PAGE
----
It beats being part of the clientele of the local political hacks.
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Old 01-01-2016, 05:05 PM
 
29,764 posts, read 34,851,819 times
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Perhaps the real current retirement is the search for yield. Saving is only part of the equation. ROI is the meat on the potatoes. MJ how much of your wealth is principle v ROI and how much of pension benefits are ROI s lot,
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Old 01-01-2016, 05:09 PM
 
71,464 posts, read 71,652,652 times
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only 15% of our current income is pension . 85% is all portfolio . this being our first year was mostly principal since returns sucked and we were up about 1% overall.

once ss kicks in we will be about 45-50% portfolio dependent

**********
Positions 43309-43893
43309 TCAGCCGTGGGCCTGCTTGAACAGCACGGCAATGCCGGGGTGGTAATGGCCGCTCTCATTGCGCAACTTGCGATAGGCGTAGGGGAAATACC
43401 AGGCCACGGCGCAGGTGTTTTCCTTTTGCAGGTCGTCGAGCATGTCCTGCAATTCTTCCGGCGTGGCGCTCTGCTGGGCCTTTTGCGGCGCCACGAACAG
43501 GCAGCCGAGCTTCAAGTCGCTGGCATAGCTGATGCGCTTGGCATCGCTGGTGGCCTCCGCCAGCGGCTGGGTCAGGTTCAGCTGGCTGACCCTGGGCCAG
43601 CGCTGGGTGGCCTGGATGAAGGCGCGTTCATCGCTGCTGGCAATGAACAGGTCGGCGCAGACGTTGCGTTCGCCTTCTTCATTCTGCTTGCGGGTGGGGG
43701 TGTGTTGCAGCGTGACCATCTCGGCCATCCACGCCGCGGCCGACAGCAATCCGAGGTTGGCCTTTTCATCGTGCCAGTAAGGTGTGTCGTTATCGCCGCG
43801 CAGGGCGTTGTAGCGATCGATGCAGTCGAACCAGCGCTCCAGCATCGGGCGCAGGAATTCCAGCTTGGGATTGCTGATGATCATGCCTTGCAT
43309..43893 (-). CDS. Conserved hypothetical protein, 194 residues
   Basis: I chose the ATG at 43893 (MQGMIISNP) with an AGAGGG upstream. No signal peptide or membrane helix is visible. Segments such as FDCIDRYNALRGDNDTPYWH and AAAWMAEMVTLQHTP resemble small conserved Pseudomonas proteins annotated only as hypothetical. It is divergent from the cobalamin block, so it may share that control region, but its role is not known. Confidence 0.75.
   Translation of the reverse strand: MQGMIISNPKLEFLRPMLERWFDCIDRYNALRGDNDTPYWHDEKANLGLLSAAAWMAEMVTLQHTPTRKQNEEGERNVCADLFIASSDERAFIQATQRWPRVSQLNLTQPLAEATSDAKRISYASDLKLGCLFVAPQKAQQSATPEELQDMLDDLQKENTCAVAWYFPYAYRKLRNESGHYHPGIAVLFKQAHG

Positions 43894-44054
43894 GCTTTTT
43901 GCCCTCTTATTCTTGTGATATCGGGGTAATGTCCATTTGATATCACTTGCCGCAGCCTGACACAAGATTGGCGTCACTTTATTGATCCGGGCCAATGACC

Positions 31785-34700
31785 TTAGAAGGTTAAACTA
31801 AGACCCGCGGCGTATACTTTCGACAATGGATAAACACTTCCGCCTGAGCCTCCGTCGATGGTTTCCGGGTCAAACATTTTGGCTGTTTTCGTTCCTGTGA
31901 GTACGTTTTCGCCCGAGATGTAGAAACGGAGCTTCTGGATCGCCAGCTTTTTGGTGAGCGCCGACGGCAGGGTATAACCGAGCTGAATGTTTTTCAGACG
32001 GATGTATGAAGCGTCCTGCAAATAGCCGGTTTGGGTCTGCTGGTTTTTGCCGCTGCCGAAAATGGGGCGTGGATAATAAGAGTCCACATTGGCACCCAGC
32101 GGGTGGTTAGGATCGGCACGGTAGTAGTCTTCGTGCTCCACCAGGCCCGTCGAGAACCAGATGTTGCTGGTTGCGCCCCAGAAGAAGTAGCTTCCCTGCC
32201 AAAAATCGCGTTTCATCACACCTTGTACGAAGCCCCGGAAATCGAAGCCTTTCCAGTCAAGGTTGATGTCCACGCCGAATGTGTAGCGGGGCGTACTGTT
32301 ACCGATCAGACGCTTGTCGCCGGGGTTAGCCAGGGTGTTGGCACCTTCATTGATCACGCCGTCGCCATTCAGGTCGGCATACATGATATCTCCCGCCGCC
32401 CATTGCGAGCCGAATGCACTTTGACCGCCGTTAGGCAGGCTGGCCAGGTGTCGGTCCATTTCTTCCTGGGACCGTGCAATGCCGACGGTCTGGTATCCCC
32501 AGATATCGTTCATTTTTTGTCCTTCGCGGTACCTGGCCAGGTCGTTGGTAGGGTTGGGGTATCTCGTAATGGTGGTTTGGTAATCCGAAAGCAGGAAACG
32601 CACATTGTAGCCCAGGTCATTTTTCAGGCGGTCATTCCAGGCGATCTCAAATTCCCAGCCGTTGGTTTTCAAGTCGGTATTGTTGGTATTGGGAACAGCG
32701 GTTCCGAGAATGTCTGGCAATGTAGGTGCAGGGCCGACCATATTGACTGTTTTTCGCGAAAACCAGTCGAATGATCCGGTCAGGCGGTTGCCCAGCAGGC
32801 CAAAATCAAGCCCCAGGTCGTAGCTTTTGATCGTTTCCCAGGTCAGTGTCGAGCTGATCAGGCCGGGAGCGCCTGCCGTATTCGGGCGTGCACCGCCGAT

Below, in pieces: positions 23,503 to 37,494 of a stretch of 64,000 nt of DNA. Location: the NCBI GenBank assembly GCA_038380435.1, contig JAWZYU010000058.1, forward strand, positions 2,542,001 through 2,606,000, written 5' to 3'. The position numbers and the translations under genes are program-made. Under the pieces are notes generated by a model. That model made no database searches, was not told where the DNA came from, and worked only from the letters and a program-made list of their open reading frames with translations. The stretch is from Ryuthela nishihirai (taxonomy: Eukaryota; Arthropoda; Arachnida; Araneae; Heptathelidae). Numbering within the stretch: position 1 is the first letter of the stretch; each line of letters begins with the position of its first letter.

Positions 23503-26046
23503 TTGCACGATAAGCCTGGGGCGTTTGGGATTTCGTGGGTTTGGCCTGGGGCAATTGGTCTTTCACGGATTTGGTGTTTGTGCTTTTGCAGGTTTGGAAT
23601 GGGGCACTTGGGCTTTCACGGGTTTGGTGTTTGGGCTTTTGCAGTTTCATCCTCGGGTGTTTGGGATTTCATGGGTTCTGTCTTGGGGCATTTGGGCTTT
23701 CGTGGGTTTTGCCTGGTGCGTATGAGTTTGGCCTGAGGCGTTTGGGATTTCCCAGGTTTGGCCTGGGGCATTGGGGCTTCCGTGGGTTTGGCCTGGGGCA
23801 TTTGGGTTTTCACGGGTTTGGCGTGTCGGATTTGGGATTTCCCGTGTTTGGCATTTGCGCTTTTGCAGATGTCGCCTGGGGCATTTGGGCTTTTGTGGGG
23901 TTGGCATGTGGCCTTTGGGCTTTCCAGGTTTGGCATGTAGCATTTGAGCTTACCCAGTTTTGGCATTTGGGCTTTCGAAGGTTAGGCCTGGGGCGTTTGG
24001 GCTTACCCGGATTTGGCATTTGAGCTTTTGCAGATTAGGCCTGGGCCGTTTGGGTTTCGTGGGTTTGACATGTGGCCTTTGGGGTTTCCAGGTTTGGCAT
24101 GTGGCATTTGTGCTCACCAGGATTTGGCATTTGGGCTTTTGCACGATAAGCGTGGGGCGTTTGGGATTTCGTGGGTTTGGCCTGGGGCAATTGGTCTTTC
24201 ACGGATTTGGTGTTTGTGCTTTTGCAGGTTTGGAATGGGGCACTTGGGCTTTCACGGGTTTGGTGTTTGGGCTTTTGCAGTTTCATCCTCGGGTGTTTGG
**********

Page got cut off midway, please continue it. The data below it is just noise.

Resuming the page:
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Old 01-01-2016, 07:54 PM
 
29,764 posts, read 34,851,819 times
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Quote:
Originally Posted by mathjak107 View Post
only 15% of our current income is pension . 85% is all portfolio . this being our first year was mostly principal since returns sucked and we were up about 1% overall.

once ss kicks in we will be about 45-50% portfolio dependent
What I was asking was not spending but of your total how much was from contributions and how much from investment returns? If you have 3 million what part of it was contributions over the years and what amount was ROI compounded on those contributions. Pension funds tend to assume a 7-8 percent historic rate. Moving forward that is questionable etc with individual savings.
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Old 01-01-2016, 08:53 PM
 
2,677 posts, read 1,069,237 times